Service Marketing – How to Promote Without a Product

service-marketing

Sales and marketing, it’s all about selling stuff, right? An oversimplification, but in the interest of time – we’ll let it slide. So how do you sell something, when you don’t have a physical ‘something’ to sell? That’s where service marketing comes in.

The marketing of an intangible product is a tricky beast, but it’s also a rather important one. We’re living in a world where economies are increasingly transforming to a service-based offering. Just take a look at the digital world as a prime example.

In 1999 a (then) little-known company called Salesforce launched this strange, revolutionary offering called software-as-a-service (SAAS)’. Rather than purchasing an individual copy of their business management software, customers would instead subscribe to access it for a defined period of time. Thus the idea of software delivered as a service entered the mainstream.

What fresh madness was this thought some! What an exciting and innovative opportunity said others. I think you know how this ends? Today, software-as-a-service is a US$60 billion global industry, projected to grow to over US$117 billion by 2021.

Why service marketing is important in Malaysia

It’s not just the accelerating shift to digital services that should give us fine marketers in Malaysia pause for thought. The country, and indeed the region, is itself firmly positioned on an inevitable track towards a more service-based economy.

There’s a seemingly unavoidable economic principle that the more developed an economy becomes, the greater share of the economy that services will be. In fact the relationship between growth in services and overall economic growth has grown stronger in recent decades, which is why the integration and expansion of the region’s services sector forms a core part of the ASEAN Economic Community Blueprint 2025.

The services sector in Malaysia is targeted to grow by 6.8% per annum, accounting for 56.5% of the country’s GDP by 2020. Sure, that’s a bunch of exciting stats. But what it means is that service-based businesses are going to be an increasingly important part of the marketing we’re required to undertake. That’s not something marketing companies can afford to ignore.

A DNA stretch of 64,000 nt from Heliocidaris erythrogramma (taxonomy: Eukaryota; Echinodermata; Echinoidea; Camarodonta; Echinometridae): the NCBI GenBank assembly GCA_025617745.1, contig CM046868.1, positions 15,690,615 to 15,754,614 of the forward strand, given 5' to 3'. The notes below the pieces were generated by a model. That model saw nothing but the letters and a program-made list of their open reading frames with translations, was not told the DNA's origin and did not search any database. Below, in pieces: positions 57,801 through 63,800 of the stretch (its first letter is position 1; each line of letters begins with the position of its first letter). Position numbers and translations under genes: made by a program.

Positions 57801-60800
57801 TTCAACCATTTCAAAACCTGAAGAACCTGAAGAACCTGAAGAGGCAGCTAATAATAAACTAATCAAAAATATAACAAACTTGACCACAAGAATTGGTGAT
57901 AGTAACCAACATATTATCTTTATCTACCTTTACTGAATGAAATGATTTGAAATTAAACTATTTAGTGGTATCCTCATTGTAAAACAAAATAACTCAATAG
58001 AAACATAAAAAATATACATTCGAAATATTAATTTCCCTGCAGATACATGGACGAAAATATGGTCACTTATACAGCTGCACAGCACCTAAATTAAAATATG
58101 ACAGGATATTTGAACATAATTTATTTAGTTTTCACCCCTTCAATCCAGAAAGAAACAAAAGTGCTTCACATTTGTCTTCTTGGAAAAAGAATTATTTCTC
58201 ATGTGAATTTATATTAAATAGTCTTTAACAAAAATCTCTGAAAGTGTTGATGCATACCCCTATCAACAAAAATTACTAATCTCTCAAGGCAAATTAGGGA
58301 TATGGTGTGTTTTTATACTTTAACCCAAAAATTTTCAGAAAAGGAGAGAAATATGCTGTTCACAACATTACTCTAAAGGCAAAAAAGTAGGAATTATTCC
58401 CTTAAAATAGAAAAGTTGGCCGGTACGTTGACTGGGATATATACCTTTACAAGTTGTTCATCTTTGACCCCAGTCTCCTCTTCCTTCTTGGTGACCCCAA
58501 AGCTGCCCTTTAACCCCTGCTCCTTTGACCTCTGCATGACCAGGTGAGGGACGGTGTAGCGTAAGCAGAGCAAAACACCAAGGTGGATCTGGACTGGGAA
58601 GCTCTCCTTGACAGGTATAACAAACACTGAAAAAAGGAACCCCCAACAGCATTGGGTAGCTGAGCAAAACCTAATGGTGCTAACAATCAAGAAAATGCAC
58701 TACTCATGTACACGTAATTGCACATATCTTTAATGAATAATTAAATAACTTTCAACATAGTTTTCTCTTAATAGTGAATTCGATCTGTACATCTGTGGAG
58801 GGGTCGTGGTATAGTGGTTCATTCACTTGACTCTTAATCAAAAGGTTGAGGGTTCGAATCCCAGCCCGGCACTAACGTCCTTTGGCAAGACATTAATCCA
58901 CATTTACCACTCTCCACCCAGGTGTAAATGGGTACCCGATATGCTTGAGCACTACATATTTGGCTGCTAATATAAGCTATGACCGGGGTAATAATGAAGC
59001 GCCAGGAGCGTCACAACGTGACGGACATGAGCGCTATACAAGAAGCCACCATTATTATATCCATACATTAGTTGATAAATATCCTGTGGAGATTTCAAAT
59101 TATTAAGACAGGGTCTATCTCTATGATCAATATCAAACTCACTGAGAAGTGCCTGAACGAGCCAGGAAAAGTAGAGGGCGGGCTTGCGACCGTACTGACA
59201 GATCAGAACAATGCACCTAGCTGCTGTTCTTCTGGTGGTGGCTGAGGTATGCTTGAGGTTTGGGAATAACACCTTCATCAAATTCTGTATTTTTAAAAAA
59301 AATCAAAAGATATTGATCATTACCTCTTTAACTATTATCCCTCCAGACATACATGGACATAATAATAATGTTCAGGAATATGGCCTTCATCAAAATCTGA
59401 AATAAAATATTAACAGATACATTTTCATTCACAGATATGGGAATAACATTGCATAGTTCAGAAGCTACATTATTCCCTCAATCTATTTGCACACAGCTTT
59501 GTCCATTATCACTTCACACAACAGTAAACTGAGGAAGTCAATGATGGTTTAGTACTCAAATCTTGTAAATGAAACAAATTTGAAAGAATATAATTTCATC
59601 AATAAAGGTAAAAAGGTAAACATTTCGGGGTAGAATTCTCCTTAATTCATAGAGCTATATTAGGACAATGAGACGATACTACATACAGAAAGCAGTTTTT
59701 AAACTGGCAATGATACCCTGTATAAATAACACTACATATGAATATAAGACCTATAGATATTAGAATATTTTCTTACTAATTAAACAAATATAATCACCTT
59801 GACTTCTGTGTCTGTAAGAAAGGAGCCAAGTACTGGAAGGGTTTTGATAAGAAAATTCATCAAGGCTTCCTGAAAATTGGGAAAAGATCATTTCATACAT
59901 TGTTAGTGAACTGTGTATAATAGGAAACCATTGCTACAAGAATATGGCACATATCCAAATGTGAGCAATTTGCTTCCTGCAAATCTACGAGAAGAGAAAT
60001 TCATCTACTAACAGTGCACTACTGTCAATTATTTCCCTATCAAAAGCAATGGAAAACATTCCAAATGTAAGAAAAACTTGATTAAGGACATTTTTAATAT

What you need to know about service marketing

Service marketing applies across both a business-to-customer (B2C) and business-to-business (B2B) context. It covers everything from hiring the services of a cleaner for your apartment to complex business software like that we mentioned earlier.

A key consideration of marketing a service is the need to impress and establish quality, but also consistency. A product provides a tangible item which a consumer can hold, assess and appreciate, and if they’re unhappy they even have the opportunity to return it and demand one of a higher standard. The same is not necessarily true of a service, which is frequently produced and consumed simultaneously. Services cannot be stored in preparation for high demand, but instead must be offered and delivered at the point of consumption.

At Content Nation we benefited from the unique experience of working with market-leading e-procurement software provider Procurehere, undertaking their own transition from a traditional product-based service to a new cloud-based SAAS model. What we recognised from our industry experience was that promoting consistency of quality and benefits was essential in marketing the value of their service to customers.

By focussing on the simplified and user-friendly nature of the Procurehere platform, as well as clearly defining and demonstrating the savings that it has delivered for clients, Content Nation was able to provide substantial digital marketing benefits to the company. Not only did Procurehere enjoy an average email open rate more than triple the industry average, we substantially reduced the website bounce rate, increased time-on-site, and catapulted Procurehere’s webpage to page one of Google search results for four high-performing keywords.

What was the key to this success? Marketing the value and benefits to the customer, alongside the consistency and quality of the experience that they could enjoy. That’s the same whether you’re providing a powerful e-procurement solution, or Malaysia’s trendiest new boutique hotel experience.

Service marketing is still marketing

It’s important to point out that while service marketing requires a certain shift of focus when it comes to your key messages, the fundamental principles are the same as those employed for product marketing. You want to convey to your audience the value of your offer, what challenges it helps them overcome, and the reasons why they should choose your brand and solution over others that may be available on the market.

Service marketing is still about building brand visibility through engaging in valuable conversations with your audience. In many ways that aspect of brand value and visibility is even more important, because customers’ trust in your ability to deliver a consistently quality service is often impacted by your fundamental brand image.

When it boils down to it, marketing is about building relationships. The reality is that when it comes to service marketing, the value of those relationships is more important than ever. In the context of an economy that’s accelerating towards a growing service sector dynamic, understanding how to make those relationships work for your business will become an increasingly vital stepping stone to success.

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